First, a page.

KidsAndCars.org recommendations to keep children safe include:

  • Walk around and behind a vehicle prior to moving it.
  • Know where your kids are. Make children move away from your vehicle to a place where they are in full view before moving the car and know that another adult is properly supervising children before moving your vehicle.
  • Teach children that “parked” vehicles might move. Let them know that they can see the vehicle; but the driver might not be able to see them.
  • Consider installing cross view mirrors, audible collision detectors, rear view video camera and/or some type of back up detection device.
  • Measure the size of your blind zone (area) behind the vehicle(s) you drive. A 5-foot-1-inch driver in a pickup truck can have a rear blind zone of approximately 8 feet wide by 50 feet long.
  • Be aware that steep inclines and large SUV’s, vans and trucks add to the difficulty of seeing behind a vehicle.
  • Hold children’s hand when leaving the vehicle.
  • Teach your children to never play in, around or behind a vehicle and always set the emergency brake.
  • Keep toys and other sports equipment off the driveway.
  • Homeowners should trim landscaping around the driveway to ensure they can see the sidewalk, street and pedestrians clearly when backing out of their driveway. Pedestrians also need to be able to see a vehicle pulling out of the driveway.
  • Never leave children alone in or around cars; not even for a minute.
  • Keep vehicles locked at all times; even in the garage or driveway.
  • Keys and/or remote openers should never be left within reach of children.
  • Make sure all child passengers have left the car after it is parked.
  • Be especially careful about keeping children safe in and around cars during busy times, schedule changes and periods of crisis or holidays.

These precautions can save lives!

For additional information visit www.KidsAndCars.org

Preventing the preventable–spotlight on KidsAndCars.org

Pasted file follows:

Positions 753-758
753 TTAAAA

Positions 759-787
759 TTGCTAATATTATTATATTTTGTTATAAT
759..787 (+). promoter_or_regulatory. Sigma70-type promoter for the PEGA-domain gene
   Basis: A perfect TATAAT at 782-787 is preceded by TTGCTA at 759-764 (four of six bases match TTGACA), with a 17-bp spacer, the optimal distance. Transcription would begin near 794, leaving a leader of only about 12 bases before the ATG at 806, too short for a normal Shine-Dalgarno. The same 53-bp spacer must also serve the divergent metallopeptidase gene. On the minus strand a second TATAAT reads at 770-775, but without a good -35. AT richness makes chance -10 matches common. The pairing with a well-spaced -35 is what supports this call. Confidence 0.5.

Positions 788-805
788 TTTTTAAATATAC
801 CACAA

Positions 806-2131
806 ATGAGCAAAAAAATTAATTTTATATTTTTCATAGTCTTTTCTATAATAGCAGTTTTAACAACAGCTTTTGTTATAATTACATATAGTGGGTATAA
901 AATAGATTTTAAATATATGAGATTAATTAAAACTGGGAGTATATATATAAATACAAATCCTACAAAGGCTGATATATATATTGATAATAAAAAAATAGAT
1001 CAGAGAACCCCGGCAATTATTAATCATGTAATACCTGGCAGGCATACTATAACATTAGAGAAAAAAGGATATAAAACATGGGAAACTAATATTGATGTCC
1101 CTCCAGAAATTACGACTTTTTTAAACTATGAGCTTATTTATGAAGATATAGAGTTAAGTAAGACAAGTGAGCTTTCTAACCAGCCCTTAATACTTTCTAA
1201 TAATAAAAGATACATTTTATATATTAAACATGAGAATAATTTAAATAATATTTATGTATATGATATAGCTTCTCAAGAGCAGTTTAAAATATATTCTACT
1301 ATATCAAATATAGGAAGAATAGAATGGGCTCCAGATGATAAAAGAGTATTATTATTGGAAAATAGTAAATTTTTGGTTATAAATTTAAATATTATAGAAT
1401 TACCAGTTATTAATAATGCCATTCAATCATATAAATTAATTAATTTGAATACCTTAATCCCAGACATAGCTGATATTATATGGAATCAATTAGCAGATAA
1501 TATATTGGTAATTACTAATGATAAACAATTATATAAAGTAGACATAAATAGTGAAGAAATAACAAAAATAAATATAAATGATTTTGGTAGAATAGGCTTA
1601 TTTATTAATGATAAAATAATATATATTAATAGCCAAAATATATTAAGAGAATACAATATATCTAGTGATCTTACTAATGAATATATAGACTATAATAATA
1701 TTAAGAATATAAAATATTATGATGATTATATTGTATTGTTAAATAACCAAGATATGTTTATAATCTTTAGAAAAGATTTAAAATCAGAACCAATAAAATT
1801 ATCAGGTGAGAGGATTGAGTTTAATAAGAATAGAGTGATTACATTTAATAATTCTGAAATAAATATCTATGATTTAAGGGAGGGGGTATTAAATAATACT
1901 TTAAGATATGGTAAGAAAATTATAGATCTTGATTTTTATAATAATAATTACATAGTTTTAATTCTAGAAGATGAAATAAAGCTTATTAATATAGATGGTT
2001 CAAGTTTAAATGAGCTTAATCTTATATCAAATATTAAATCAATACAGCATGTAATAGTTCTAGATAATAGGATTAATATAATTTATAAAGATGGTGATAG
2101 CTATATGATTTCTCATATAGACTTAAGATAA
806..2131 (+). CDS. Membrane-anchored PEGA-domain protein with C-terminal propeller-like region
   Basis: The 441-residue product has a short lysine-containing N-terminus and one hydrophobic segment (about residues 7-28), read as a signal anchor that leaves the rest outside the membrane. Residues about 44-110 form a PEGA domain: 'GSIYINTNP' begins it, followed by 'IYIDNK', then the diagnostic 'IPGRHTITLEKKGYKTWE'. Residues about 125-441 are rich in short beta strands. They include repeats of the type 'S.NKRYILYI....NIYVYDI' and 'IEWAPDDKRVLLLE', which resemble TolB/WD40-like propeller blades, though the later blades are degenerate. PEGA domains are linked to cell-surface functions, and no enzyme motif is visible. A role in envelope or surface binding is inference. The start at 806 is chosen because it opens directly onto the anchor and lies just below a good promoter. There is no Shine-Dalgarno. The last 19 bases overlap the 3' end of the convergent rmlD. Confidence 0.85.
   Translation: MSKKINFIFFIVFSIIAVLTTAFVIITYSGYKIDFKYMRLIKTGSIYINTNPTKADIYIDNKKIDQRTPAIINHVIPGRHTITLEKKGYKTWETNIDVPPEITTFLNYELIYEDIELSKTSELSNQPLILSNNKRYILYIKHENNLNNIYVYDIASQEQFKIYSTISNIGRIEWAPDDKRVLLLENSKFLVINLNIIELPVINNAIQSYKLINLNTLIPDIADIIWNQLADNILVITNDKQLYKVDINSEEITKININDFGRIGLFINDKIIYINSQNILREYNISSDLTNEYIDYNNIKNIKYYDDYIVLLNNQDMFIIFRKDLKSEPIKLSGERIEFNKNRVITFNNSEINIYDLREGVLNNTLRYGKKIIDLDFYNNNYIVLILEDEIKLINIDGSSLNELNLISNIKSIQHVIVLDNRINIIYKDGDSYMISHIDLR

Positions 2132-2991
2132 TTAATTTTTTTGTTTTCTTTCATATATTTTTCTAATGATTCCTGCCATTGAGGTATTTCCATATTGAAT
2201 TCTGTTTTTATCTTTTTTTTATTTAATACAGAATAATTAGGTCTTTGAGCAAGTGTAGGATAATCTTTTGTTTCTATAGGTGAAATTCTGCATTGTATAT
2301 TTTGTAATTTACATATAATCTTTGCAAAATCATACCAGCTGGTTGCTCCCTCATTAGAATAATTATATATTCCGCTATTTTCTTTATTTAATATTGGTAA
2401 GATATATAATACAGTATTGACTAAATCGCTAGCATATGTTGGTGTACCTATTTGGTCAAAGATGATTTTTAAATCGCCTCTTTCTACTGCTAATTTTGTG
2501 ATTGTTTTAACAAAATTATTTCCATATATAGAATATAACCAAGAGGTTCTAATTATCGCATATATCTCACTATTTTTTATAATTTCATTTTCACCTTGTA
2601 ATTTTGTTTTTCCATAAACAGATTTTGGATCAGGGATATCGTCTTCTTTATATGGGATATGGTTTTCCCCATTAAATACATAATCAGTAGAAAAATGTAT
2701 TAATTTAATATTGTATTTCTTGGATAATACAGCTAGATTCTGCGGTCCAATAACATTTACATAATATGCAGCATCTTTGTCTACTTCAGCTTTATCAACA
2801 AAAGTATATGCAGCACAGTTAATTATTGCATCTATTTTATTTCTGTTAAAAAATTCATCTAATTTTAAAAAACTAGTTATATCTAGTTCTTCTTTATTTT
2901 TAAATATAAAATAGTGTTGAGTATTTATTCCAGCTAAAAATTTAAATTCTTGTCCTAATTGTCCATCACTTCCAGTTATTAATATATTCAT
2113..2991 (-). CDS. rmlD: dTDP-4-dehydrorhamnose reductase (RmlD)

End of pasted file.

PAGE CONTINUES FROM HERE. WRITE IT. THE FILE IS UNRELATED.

19 Oct

In the world of emergency services, responders see a lot of accidents, some tragic, some meaningless, some that leave a lasting impression. But there is no more tragic or heartbreaking accident than one that both involves a child and is 100% preventable.

Since 1996, KidsAndCars.org, a national nonprofit child safety organization, has been dedicated to preventing injuries and death to children in or around motor vehicles.

This summer, KidsAndCars.org continued their campaign to increase awareness and reduce the number of vehicular heat stroke and hyperthermia incidents across the country. In 2010 alone, there have been at least 49 vehicular hyperthermia deaths in the U.S., due to parents leaving a child in a vehicle or a child becoming trapped in a vehicle that they entered without a caregiver’s knowledge.

KidsAndCars.org also focuses on the dangers of children being backed over (backovers) or hit by vehicles moving forward (frontovers), incidents involving power windows, and the importance of never leaving a child unattended in or near a vehicle.

Their website provides the most comprehensive and current information on all of these topics and is worth much more than just a passing glance. Our children are our most precious and irreplaceable cargo, and Response LifeSafety is proud to support such an organization that exists to protect them. Find them on Facebook, forward them to a friend, prevent the possibility of a tragic accident.

“KidsAndCars.org works to prevent sudden tragic events through data collection, education and public awareness, policy change, regulations and survivor advocacy.

It is difficult to think of anything more tragic than the needless (preventable) death of a child. Every one of these deaths is a tragedy, especially to family and friends; and each one serves as a powerful warning that other children are at risk.”

Janette E. Fennell, Founder and President, KidsAndCars.org